Bangladesh v South Africa, 2nd ODI, Benoni November 8, 2008

Smith likely to return for second ODI

Cricinfo staff

If he plays, Graeme Smith will be returning to competitive cricket after more than two months © Getty Images

Graeme Smith, the South African captain, is likely to return to the side for the second ODI against Bangladesh on Sunday. Smith hasn't played any competitive cricket since August after a tennis elbow problem worsened during the tour of England.

"It's 99% certain he [Smith] will play on Sunday," said Johan Botha, South Africa's stand-in captain, who led them to a 61-run win in the first ODI in Potchefstroom. "I've really enjoyed the challenge [of captaincy]," he said. Obviously, we weren't playing the strongest teams, so that made it easier, but I still enjoyed it."

Dale Steyn, the South African fast bowler, recovered well from a month-long sinusitis problem to take 4 for 16 and though he was the Man of the Match for his performance, Steyn said he was not bowling at his peak. "With all respect to Bangladesh you don't want to be peaking at 150 [kph] or whatever against them. You want to be using it [top speed] against the top-playing nations like Australia or at your World Cups," Steyn said. "You want to be like these Olympic athletes who train for four years for one race." South Africa have two big series coming up against Australia away and at home over the next five months.

One positive for Bangladesh in the first game was their captain Mohammad Ashraful's return to form. In ten ODIs before coming to South Africa, Ashraful averaged 19.44 with one half-century - an unbeaten 60 against New Zealand in the only match that his side won in that period. His 88-run stand with Shakib Al Hasan (51) brought Bangladesh back in to the chase after the first four fell with 77 on the board. "Unfortunately we both got out at an important time. If you leave aside the last five overs where they made 66, I thought we bowled and fielded pretty well on a flat pitch. The wicket, the fast outfield, everything suited the chase. Two hundred and eighty-three might be a steep target but we went for a win and we'll have the same mentality in the next games also."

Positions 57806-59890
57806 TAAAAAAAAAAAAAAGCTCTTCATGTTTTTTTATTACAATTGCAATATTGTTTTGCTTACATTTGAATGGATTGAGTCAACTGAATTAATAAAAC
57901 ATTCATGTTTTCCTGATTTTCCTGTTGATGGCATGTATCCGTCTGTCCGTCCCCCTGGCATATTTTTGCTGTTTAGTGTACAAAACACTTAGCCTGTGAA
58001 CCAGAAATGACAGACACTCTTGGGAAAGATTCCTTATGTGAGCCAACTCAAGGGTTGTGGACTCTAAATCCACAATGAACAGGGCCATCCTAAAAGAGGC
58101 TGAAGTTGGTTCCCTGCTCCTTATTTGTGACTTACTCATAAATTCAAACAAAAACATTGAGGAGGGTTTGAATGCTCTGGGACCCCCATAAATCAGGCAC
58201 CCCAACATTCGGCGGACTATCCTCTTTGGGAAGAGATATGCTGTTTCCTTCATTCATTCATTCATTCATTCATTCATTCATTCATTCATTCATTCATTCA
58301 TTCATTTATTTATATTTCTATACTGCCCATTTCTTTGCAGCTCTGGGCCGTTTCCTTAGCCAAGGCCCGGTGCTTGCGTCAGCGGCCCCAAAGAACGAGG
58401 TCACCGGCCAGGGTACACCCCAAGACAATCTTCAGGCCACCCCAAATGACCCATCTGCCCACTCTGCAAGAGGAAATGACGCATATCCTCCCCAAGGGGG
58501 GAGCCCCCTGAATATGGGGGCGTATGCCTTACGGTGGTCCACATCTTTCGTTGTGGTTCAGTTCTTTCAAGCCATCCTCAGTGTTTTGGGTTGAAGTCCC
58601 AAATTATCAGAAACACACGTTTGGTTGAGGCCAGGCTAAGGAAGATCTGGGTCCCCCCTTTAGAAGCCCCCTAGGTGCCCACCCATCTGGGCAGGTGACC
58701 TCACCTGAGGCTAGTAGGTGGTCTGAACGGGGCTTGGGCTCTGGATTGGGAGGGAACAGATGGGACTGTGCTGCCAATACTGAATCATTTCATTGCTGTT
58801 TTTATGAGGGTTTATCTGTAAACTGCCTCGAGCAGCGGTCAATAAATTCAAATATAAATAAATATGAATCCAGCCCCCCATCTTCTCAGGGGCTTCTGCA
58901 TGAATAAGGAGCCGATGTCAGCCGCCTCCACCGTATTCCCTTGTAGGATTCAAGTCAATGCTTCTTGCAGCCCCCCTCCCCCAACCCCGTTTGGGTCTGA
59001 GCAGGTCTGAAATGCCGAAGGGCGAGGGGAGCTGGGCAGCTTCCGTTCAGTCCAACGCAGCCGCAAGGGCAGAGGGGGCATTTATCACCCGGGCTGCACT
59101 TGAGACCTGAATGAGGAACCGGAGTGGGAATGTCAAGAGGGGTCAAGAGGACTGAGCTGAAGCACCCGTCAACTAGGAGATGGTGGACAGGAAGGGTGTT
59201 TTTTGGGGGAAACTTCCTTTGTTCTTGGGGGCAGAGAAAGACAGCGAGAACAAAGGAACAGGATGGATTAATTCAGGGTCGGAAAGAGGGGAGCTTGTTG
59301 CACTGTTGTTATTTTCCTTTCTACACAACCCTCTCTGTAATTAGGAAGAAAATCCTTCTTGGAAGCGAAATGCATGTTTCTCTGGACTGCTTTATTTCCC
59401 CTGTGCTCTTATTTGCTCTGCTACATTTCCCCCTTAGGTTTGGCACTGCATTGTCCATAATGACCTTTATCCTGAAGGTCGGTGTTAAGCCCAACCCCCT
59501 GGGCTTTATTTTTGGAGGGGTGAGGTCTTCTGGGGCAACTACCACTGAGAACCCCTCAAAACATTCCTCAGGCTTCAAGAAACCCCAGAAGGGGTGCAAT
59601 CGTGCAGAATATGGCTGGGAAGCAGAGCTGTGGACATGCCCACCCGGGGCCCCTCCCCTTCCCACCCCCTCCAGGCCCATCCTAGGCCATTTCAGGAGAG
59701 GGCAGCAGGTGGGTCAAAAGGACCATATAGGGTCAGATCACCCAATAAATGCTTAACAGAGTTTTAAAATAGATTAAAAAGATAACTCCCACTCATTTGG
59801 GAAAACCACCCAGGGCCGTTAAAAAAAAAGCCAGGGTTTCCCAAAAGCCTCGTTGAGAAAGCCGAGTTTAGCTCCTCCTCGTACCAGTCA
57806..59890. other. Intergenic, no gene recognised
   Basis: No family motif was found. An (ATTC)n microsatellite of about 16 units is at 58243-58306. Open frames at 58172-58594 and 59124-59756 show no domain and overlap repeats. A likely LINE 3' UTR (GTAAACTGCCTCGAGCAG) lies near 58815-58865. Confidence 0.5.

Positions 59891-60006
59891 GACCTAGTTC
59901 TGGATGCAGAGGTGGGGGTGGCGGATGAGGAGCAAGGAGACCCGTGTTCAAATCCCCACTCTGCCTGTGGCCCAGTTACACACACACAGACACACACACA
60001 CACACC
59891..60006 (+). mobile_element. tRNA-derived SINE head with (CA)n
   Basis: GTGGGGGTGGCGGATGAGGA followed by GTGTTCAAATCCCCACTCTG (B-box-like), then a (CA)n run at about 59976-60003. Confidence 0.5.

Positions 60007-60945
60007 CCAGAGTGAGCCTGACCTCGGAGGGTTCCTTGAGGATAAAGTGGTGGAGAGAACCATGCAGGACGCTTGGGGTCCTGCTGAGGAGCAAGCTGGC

Ashraful said Bangladesh had been creating winning situations in every match since their last ODI against Australia in Darwin. "Remember that we have been playing the world's Nos 1, 2 and 3 over the last few months and they haven't found the going easy against us. The boys have really come together as a unit and there is great camaraderie. If we stay like this and keep pushing the opponents I'm sure we'll start to get results pretty soon."

Shakib said the visitors' attempt at the chase had made people realise that Bangladesh were ready for the challenges in South Africa and that their bowlers and pitches were not unplayabale. "Three batsmen in the top five made just four runs between them and that is where we badly suffered," Shakib said. "Usually when that happens you are almost out of the game. But I am confident that our batsmen will come good."

Tamim Iqbal, one of the top-order batsmen who was run out for 24, said getting to the 20s was the hardest part. "You need to concentrate the hardest at that time. I am doing that bit and then getting out when things should be easier."

After Benoni, the teams will move to East London for the final ODI on November 12 before playing two Tests later in the month.